Human overdose experience: There is no clinical experience with overdose with combined use of bupropion and naltrexone. The maximum daily dose of combined use of bupropion and naltrexone administered in clinical trials contained 50 mg naltrexone hydrochloride and 400 mg bupropion hydrochloride. The most serious clinical implications of combined use of bupropion and naltrexone overdose are likely related to bupropion.
Bupropion: Acute ingestion of doses in excess of 10 times the maximum therapeutic dose of bupropion (equivalent to approximately in excess of 8 times the recommended daily dose of naltrexone/bupropion) has been reported. Seizure was reported in approximately one third of these overdose cases. Other serious reactions reported with overdoses of bupropion alone included hallucinations, loss of consciousness, sinus tachycardia, and ECG changes such as conduction disturbances (including QRS prolongation) or arrhythmias. Fever, muscle rigidity, rhabdomyolysis, hypotension, stupor, coma, and respiratory failure have been reported mainly when bupropion was part of multiple drug overdoses.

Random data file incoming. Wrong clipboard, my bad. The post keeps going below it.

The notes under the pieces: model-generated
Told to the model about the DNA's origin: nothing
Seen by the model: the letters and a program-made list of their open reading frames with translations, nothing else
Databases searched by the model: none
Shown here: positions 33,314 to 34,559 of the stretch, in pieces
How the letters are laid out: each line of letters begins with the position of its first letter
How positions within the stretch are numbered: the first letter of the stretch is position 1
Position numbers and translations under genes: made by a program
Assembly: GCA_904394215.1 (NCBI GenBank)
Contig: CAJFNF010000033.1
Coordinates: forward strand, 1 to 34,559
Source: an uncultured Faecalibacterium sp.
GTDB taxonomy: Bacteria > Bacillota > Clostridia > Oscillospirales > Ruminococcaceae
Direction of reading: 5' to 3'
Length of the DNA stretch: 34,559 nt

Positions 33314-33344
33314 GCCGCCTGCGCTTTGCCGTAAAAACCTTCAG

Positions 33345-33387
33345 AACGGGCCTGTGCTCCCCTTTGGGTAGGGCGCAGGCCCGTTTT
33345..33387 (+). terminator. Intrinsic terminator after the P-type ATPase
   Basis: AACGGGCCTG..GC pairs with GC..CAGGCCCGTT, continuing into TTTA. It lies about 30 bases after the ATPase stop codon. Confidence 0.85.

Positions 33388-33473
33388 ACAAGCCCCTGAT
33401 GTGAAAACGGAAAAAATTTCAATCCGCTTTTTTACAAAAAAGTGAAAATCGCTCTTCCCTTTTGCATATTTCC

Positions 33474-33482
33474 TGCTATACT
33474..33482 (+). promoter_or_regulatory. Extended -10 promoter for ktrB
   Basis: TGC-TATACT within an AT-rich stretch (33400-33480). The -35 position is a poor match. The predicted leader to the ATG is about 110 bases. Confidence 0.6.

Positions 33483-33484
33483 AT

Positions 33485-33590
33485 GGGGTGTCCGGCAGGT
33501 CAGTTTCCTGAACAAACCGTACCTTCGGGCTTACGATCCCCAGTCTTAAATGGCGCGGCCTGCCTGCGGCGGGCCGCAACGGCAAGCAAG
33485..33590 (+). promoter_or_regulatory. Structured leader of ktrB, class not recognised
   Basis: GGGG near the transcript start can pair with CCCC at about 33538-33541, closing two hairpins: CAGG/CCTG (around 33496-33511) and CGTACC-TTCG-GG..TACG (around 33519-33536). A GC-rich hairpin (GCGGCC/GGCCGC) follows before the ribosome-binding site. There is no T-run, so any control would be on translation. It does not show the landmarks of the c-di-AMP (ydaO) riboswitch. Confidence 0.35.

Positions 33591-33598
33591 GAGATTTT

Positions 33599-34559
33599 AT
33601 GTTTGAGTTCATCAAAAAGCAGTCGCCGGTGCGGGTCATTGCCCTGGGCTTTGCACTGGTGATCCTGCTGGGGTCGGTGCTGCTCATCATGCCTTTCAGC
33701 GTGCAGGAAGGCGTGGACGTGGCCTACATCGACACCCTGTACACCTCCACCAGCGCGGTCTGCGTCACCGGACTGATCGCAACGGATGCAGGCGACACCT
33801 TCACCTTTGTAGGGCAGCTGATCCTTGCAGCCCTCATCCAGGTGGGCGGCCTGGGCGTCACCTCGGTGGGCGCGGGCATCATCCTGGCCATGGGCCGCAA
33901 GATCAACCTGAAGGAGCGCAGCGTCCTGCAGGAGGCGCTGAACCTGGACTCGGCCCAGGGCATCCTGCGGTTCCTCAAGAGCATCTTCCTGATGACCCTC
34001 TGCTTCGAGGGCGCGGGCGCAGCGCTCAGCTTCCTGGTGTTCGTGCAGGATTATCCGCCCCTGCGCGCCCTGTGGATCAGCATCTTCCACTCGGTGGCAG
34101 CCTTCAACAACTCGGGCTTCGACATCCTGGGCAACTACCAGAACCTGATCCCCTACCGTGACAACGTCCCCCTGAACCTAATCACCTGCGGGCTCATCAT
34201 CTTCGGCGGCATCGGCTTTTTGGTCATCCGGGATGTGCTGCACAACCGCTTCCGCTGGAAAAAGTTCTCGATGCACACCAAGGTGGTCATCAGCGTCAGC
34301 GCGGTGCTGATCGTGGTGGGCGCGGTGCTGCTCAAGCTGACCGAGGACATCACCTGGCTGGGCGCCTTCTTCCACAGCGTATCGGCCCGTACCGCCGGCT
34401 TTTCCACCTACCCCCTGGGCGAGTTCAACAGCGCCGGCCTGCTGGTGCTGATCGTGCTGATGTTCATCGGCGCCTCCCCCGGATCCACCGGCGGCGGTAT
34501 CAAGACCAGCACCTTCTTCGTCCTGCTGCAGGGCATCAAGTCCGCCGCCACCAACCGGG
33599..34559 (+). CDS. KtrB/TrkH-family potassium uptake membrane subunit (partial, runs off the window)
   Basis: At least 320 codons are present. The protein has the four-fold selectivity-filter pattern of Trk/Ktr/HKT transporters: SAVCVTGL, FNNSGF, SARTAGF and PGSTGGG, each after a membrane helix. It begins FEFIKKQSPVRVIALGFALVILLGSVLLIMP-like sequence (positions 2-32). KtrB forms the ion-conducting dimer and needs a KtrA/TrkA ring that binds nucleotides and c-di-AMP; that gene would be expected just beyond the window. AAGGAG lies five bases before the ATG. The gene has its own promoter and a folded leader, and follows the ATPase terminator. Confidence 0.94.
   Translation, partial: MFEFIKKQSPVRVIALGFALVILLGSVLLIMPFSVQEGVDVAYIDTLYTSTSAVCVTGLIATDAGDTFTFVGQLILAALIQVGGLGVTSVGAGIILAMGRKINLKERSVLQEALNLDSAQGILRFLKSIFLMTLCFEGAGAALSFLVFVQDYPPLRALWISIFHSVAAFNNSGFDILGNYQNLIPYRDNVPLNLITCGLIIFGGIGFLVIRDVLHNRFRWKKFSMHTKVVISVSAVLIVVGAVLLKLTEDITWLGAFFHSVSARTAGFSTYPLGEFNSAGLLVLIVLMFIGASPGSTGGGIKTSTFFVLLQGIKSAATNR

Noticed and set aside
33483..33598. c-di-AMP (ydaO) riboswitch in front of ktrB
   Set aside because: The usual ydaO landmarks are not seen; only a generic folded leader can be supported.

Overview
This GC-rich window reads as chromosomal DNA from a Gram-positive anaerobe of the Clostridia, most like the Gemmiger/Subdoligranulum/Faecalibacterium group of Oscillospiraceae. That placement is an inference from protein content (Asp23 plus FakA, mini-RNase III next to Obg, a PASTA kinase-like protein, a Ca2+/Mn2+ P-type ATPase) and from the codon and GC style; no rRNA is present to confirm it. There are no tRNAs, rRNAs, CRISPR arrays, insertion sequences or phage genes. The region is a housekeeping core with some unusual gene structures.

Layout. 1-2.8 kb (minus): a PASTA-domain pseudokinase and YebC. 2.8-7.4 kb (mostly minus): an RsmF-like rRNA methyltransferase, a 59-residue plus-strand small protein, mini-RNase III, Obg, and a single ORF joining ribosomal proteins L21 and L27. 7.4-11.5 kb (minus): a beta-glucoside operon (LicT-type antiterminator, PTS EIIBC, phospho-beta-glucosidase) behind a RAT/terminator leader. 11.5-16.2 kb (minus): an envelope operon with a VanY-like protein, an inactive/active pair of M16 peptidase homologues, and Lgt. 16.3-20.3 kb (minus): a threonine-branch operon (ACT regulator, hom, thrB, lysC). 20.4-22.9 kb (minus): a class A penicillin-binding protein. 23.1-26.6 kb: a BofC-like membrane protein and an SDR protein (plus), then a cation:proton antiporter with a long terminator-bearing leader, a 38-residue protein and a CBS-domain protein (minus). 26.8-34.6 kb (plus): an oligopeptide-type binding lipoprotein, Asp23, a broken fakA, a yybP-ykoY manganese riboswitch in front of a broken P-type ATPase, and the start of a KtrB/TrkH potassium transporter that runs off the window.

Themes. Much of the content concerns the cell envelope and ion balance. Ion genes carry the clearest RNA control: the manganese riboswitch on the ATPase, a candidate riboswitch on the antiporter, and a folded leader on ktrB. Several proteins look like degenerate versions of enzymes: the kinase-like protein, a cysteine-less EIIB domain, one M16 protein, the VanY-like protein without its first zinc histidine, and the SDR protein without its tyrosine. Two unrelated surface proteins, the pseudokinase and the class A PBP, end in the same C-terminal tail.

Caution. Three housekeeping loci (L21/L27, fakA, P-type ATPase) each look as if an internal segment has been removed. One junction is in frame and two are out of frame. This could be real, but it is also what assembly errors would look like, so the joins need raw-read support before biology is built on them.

Although most subjects recovered without sequelae, deaths associated with overdoses of bupropion alone have been reported in subjects ingesting large doses of the drug.
Naltrexone: There is limited experience with overdose of naltrexone monotherapy in humans. In one study, subjects received 800 mg naltrexone hydrochloride daily (equivalent to 25 times the recommended daily dose of naltrexone/bupropion) for up to one week showing no evidence of toxicity.
Overdose management: An adequate airway, oxygenation, and ventilation should be ensured. Cardiac rhythm and vital signs should be monitored. EEG monitoring is also recommended for the first 48 hours post-ingestion.
General supportive and symptomatic measures are also recommended. Induction of emesis is not recommended.
Activated charcoal should be administered. There is no experience with the use of forced diuresis, dialysis, hemoperfusion, or exchange transfusion in the management of combined use of bupropion and naltrexone overdoses. No specific antidotes for combined use of bupropion and naltrexone are known.
Due to the dose-related risk of seizures with bupropion, hospitalisation following suspected overdose with naltrexone/bupropion should be considered. Based on studies in animals, it is recommended that seizures be treated with intravenous benzodiazepine administration and other supportive measures, as appropriate.